Adhesion in Rock
Final rept. 1 Feb-31 Dec 1971
BUREAU OF MINES TWIN CITIES MN TWIN CITIES MINING RESEARCH CENTER
Pagination or Media Count:
A direct method has been developed for estimating the strength of intergranular adhesion in rock. It involves the separation of a bicrystal from the rock and a determination of the tensile strength at the solid-solid interface. This technique has been successfully applied to the study of quartz- feldspar interfaces separated from pegmatites, graphic granite, and the Rockville granite yielding average tensile strengths of 5.86, 8.62, and 10.65 MNmsq 850, 1,250, and 1,524 psi respectively. The data generated by this technique indicate that the members of these bicrystals are strongly adhernet. Examination of bicrystals broken at the crystalline interfaces indicates that the bonds responsible for this adhesion operate only over a portion of the interfacial area. The significance of this work is that it demonstrates that tensile strength tests can be conducted on small selected areas, e.g. grain boundaries in rock. This permits a determination of small scale zones of strength or weakness which may be related to the overall strength of the rock. Selected area microindentation hardness testing has also been performed to probe hardness variations near phase boundaries.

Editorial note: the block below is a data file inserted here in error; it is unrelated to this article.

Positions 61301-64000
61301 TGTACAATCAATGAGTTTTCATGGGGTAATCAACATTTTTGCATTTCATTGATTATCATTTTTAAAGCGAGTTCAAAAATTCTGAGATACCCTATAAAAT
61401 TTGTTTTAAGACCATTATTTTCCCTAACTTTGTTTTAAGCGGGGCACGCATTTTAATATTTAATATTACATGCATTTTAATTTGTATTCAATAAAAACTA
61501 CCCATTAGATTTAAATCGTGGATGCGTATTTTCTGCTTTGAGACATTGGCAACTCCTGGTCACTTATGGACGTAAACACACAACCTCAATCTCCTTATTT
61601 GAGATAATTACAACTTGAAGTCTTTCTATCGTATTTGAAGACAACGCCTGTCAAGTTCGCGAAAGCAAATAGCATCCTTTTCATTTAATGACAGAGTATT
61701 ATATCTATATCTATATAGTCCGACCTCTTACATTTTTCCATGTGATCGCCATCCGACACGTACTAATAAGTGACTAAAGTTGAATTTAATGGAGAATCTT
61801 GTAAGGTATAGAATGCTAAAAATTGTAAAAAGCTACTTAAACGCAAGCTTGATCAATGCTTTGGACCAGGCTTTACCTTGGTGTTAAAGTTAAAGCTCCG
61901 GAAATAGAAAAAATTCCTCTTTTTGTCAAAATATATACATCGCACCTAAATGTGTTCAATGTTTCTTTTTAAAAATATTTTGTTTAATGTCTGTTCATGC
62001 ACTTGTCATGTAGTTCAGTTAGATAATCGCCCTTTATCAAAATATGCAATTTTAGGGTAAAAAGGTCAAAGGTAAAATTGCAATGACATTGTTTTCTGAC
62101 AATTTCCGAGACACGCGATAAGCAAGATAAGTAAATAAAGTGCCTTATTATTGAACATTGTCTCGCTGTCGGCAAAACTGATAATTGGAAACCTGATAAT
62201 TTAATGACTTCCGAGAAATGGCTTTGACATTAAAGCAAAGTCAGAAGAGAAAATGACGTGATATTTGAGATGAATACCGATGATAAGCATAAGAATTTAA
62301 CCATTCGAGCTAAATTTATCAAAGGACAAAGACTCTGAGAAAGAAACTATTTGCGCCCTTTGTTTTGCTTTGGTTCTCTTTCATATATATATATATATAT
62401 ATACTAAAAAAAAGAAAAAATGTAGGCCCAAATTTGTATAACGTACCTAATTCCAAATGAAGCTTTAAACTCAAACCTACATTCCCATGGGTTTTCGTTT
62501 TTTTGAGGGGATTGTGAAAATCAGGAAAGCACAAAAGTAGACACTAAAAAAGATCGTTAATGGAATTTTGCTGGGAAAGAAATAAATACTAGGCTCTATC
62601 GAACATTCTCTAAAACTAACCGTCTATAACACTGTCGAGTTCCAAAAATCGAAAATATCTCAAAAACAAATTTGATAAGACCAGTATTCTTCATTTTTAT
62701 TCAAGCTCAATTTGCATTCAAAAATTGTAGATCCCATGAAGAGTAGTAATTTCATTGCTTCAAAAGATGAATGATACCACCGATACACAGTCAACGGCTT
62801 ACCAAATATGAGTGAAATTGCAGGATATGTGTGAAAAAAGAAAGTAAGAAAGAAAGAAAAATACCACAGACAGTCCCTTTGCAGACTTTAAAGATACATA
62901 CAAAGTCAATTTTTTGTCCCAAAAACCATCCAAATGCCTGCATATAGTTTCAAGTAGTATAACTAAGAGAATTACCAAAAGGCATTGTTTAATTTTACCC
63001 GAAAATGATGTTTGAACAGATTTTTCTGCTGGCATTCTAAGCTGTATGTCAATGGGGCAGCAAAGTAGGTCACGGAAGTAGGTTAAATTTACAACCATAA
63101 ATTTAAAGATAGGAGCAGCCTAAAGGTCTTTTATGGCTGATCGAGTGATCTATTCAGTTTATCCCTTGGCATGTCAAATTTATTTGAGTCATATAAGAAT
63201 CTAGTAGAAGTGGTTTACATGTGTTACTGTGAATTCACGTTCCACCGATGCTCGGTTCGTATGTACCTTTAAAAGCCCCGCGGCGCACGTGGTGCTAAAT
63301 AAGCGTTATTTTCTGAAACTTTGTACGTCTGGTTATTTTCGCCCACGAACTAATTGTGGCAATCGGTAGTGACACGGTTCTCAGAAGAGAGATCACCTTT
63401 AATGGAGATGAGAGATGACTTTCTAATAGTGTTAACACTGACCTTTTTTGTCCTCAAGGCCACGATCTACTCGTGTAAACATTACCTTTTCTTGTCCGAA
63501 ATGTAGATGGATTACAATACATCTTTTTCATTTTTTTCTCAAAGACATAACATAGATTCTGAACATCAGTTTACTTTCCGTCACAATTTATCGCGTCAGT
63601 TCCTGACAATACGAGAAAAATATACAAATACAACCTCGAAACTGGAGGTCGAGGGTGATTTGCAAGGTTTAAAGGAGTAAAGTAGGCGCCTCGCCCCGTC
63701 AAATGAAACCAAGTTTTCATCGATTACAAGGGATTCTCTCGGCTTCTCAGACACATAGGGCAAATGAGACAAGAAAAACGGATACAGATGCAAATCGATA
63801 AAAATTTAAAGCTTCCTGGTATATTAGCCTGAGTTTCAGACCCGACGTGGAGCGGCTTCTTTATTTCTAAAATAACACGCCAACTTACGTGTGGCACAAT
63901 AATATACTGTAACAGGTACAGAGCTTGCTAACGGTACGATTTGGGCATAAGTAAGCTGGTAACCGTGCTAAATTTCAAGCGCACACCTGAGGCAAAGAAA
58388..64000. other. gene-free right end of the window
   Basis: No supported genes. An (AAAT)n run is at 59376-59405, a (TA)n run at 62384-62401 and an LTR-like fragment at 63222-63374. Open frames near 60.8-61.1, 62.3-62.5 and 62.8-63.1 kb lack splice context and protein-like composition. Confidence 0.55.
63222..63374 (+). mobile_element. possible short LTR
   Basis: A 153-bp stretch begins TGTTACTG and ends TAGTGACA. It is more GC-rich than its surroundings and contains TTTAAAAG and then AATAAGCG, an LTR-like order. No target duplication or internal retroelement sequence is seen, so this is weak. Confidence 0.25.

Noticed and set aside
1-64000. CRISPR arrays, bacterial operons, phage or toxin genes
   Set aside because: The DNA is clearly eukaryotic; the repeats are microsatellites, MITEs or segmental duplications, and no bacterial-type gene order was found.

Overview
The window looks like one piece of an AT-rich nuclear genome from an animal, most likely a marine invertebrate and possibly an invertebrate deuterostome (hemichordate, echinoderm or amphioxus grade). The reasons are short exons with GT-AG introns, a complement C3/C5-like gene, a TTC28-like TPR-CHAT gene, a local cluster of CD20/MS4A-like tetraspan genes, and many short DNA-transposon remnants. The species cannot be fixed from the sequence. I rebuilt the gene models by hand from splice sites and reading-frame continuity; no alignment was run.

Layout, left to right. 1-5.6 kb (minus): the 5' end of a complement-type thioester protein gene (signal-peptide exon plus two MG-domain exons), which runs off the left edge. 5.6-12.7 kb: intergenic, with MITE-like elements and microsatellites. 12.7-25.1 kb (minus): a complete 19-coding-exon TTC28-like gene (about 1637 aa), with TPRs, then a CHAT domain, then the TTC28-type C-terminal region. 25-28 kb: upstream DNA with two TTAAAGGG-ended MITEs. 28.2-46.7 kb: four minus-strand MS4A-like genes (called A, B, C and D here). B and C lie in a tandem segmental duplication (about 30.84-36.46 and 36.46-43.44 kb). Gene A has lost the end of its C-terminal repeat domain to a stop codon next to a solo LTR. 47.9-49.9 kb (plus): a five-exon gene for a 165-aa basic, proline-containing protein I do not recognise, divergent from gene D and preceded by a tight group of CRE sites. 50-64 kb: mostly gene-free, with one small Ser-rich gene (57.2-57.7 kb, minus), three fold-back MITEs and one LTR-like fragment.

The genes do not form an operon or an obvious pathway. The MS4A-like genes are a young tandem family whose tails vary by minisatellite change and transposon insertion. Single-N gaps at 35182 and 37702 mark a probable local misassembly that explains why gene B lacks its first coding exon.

- Geology, Geochemistry and Mineralogy